The American Civil War, Ever Victorious Armies, 28mm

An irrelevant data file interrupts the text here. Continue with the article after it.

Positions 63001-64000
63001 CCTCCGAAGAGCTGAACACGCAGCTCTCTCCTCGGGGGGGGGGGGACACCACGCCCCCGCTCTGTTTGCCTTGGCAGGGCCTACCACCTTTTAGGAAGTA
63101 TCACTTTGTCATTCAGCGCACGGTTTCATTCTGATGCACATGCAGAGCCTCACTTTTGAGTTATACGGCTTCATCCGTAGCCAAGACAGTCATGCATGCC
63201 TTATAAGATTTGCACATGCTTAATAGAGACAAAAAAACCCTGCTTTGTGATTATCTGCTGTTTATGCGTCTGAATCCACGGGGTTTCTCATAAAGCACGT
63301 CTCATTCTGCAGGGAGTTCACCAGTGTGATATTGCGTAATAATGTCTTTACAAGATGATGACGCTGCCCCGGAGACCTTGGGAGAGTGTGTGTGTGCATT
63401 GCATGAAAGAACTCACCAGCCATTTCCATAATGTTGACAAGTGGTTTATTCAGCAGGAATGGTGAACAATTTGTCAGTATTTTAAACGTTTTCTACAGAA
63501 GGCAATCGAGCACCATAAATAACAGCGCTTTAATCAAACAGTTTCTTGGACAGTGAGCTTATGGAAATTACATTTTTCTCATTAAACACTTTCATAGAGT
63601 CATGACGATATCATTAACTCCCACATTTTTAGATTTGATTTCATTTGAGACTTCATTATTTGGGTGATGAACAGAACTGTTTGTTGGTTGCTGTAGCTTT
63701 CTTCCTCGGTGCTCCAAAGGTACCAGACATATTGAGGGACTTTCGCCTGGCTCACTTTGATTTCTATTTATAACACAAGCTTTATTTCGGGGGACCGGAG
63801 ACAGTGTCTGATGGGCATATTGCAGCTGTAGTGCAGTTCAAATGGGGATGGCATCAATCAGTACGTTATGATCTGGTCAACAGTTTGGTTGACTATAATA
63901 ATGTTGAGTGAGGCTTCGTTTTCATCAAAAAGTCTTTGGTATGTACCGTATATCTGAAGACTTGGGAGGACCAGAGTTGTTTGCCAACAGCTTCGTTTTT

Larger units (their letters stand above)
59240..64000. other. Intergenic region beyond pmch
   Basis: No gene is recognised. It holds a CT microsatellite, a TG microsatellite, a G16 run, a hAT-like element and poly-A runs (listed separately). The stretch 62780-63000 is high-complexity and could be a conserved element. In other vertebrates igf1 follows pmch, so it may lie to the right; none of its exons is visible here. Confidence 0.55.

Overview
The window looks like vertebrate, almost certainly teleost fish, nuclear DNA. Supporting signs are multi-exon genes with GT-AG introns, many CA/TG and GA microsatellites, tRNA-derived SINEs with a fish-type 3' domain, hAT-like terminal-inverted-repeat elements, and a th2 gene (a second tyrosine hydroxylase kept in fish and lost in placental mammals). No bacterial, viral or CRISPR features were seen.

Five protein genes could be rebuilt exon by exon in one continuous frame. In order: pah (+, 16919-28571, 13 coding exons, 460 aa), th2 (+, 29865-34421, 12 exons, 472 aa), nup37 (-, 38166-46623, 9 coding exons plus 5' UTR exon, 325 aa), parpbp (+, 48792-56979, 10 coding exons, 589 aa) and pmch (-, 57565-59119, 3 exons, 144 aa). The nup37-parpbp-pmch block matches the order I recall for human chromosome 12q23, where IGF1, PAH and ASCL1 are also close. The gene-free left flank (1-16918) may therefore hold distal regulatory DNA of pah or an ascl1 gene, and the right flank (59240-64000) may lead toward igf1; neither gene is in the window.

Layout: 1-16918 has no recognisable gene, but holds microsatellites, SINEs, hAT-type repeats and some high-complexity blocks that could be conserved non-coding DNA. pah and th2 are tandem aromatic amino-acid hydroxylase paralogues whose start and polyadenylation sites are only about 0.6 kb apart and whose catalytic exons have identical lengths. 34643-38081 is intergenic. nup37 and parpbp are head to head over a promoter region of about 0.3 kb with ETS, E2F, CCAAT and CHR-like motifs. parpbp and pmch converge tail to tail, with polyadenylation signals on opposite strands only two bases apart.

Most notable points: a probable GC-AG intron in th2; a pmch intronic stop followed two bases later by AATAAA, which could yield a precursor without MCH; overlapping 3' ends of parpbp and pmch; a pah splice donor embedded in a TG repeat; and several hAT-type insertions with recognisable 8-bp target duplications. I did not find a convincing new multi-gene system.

First off, my apologies for the fuzzy photos. I was having camera problems. Now, on to the game. This American civil War bash was a real multi-player affair, organised by Jack Glanville. My contribution was two brigades of Confederates, supported by artillery, including Braxton’s Fredericksburg Btty. (pictured above). The scenario was very loosely based on the Battle of Perryville, fought in the wilds of Kentucky. The only difference was that the sides were switched (the historical Confederates became the wargaming Union troops), and there were thousands of Yankees on the table. Worse still, most of the heavily-outnumbered Confederates were classed as raw, while the Union troops seemed to be average, veteran or elite! Switching sides can be a bummer.Anyway, with so much lead (and an awful lot of Perry plastic) on the table, the battle started with the two sides within spitting distance. Even by ACW standards this was a crowded game, with Union units stacked up behind each other like walking logjams. There wasn’t much tactical finesse involved either – the Union regiments advanced for a turn or two, the Confederates sometimes managed to fell a few as they charged home, and then it was a swirl of melee, fought right across the table! You see, this wasn’t my usual gaming crowd – most of these were Warhammer (WAB) players who’d changed periods for the evening. Consequently tactical nuances went out the window, and it was more akin to Gaugamela than Gettysburg!In almost every case, the outnumbered Confederates were slaughtered. Due to a loophole in the rules (this was a variant of a Chris Peers set after all), the whole logjam got to count in melee, which meant that melees were often fought with 20 defenders against 80 opponents! The result was largely inevitable. The only bright spot as far as I could see that my guns performed sterling work, cutting down swathes of the enemy before half of them were overrun. By the time the dust settled there were very few Confederate units left on the table – my own command (the reserve) deciding to skedaddle than face the ravenous Union horde advancing like a Zulu impi on speed!Clearly the rules need a lot of tweaking. Firing and movement needs to be tightened up, we need to introduce a test for charging into contact (a rarity in the war), and then the melee procedures need to be rewritten. That said, it produced a fast game, and everyone seemed to pick up the rules very quickly. They have potential, but they need work – plus a smaller and less unbalanced scenario to try them out in.This game involved about ten players, each commanding a brigade-sized force. Some of them were first-time wargamers, having been tempted from the dark side of fantasy gaming. I hope the experience didn’t put them off, although I can’t blame them if it did, especially if they were Confederate! I watched one veteran gamer and owner of a wargame related company (who’ll remain nameless) shamelessly cackling as he pulled apart the brigade of one of these “newbies” without showing any mercy or trying to be gentle about it! That’s why I don’t have any truck with the cutthroat world of competition gaming – faced with gentlemanly rules with loopholes, it sometimes brings out the worst in people!